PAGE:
breaks as opposed to remaining intact under an applied load across a given time

interval. A load is applied, and the mechanical energy is stored in the intact,

elongated polymer until the metal–ligand bond breaks, at which point the energy

is dissipated. The energy is stored in the elastic deformation of the polymer coupled

to the deflected AFM tip, and so the release of the tip signals the breaking of the

metal–ligand bond.

Several insights were established from investigations of the mechanics of ligand

exchange in pincer complexes. A first general conclusion from the AFM studies is

that, as might be expected, the rate of ligand dissociation increases as the force

applied to the ligand increases. Second, as shown in Fig. 20, the probability of

complex survival depends on the rate at which the force is loaded into the bond

normalized by the stress-free lifetime of the bonds—scaling behavior that is

strongly reminiscent of the mechanical behavior of the macroscopic networks.

From a materials perspective, then, any contributions from force-induced rupture

to the network mechanical response are likely to fall neatly within the same scaling

behaviors reported earlier. Third, the nature of the force–rate relationship strongly

suggests that the mechanism of ligand displacement under mechanical load is not

greatly distorted from that of the force-free reaction. These general insights helped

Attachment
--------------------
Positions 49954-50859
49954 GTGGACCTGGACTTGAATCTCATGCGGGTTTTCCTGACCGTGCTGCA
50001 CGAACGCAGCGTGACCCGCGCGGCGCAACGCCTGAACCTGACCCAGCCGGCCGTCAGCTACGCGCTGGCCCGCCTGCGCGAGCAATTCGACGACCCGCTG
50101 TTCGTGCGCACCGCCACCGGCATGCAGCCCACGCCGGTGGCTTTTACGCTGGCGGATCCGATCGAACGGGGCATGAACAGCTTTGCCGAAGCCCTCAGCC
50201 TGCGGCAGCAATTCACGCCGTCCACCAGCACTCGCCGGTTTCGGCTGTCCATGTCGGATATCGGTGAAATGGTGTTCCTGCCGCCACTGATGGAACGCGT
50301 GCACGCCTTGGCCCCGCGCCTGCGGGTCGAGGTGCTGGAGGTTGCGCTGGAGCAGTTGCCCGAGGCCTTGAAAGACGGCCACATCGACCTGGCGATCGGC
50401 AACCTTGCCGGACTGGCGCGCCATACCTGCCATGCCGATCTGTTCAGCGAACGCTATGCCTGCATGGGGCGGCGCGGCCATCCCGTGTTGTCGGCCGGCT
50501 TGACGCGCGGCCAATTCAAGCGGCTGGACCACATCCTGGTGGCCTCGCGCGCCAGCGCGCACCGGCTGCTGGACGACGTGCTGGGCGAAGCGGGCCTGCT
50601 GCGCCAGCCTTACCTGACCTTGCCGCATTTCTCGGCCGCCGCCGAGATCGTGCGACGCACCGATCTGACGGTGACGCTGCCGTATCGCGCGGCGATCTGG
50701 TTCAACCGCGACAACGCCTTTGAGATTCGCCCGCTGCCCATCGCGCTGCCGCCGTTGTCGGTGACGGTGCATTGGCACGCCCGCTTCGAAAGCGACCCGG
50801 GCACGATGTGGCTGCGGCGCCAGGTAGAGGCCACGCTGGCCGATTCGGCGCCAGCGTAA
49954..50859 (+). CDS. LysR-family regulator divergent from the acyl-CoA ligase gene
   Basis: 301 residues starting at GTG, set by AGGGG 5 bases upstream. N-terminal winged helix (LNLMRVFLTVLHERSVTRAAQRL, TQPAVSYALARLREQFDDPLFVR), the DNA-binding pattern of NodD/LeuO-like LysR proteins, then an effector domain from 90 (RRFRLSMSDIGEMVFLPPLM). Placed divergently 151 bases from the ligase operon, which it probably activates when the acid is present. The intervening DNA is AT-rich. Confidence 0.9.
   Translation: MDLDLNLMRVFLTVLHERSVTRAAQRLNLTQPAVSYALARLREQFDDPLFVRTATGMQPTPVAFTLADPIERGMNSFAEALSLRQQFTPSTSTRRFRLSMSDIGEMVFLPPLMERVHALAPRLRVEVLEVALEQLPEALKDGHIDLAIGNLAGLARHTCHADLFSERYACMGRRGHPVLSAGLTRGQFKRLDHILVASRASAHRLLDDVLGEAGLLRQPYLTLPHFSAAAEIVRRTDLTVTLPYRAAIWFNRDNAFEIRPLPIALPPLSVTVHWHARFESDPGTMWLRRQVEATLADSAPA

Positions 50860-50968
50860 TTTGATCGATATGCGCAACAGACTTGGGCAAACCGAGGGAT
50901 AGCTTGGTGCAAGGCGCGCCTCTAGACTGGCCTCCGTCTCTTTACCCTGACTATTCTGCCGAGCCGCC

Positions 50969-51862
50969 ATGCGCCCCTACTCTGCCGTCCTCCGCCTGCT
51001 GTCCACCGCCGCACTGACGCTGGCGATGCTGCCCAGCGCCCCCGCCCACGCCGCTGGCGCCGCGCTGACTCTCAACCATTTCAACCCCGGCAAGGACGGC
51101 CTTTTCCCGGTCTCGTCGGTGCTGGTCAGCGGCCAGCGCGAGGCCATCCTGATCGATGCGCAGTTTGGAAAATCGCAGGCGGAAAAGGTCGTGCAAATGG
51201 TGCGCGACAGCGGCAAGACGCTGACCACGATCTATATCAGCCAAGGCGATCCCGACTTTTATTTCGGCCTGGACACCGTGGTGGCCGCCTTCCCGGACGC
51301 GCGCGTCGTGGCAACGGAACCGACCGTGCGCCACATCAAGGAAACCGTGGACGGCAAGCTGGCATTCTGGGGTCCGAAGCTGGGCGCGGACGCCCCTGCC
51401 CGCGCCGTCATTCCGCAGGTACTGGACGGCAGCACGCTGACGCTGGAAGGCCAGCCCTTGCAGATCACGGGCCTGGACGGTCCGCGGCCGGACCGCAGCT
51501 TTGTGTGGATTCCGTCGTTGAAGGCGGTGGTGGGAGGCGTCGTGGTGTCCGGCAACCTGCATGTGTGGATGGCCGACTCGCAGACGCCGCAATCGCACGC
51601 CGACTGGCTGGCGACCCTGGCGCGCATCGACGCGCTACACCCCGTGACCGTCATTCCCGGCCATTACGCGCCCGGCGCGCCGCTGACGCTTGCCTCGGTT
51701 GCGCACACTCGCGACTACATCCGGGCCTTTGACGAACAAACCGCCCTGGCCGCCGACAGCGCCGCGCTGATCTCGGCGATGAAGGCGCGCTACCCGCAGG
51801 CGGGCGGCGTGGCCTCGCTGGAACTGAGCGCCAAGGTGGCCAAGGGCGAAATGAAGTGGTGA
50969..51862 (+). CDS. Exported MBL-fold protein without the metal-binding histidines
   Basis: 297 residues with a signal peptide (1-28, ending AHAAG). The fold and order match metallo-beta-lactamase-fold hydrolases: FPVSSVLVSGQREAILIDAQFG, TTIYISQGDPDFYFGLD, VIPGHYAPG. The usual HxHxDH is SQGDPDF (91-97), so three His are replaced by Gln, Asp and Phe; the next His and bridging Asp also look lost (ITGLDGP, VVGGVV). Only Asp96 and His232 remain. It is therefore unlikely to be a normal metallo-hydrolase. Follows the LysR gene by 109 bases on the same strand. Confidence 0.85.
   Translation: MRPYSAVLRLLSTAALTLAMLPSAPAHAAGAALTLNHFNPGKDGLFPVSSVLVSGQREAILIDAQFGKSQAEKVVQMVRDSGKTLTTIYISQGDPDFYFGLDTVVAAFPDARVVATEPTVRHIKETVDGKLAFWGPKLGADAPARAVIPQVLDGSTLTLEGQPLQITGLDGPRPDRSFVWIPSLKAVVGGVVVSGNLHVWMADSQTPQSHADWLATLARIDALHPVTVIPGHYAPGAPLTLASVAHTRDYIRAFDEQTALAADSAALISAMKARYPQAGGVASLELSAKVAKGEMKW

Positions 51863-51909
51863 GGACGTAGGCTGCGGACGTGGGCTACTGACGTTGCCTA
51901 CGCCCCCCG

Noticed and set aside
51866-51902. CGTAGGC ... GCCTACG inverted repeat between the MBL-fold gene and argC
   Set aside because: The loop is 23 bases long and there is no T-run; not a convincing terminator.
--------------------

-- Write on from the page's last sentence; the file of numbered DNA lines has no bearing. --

to validate qualitative notions of force–reactivity relationships that previously had

been supported purely by theoretical arguments.

In addition to pulling on pincer complexes embedded in single, extended polymer

chains, the effect of mechanical action on response was examined in the context of

surface-tethered polymer brushes cross-linked by the pincer complexes 10 [7].

Physical and Materials Applications of Pincer Complexes


Fig. 20 Results of AFM experiments to determine most probable force vs. loading rate of

mixtures of 10b and two different teathered polymers capped with pyridine units. Reproduced

from [51] with permission from Copyright # 2006 American Chemical Society

The mechanics of these brushes was examined using an AFM, but this time by

dragging the AFM as a lateral probe of physical properties (friction) or by pulling the

tip from the surface to characterize adhesion. Figure 21 shows a diagram of the crosslinked brush and the AFM tip dragging across the surface.

Rather remarkably, whether the friction increased or decreased was observed to

depend on the N-alkyl substituent; adding a pincer-PdII cross-linker with the

“faster” methyl substituents caused the friction to go down, while adding a crosslinker with the “slower” ethyl substituents caused the friction to increase. The

unexpected and divergent response is reminiscent of that observed in the shear

thickening vs. shear thinning behavior of the macroscopic networks, and while

uncovered by the ability afforded by the pincer complexes to probe structure–activity relationships of this nature, a complete physical picture for the behavior has

not yet been established. From a materials engineering point of view, however, we

note that the pincer complexes are able to induce dramatic changes in fundamental

surface properties, and that these changes are reversible, as demonstrated by the

addition of a competing DMAP ligand to bring the thin film friction properties back

to their original values [7].


Mechanically Activated Catalysts

In addition to being used as kinetic probes, Bielawski et al. have developed a

mechanoresponsive catalyst that is based on a palladium pincer complex [65].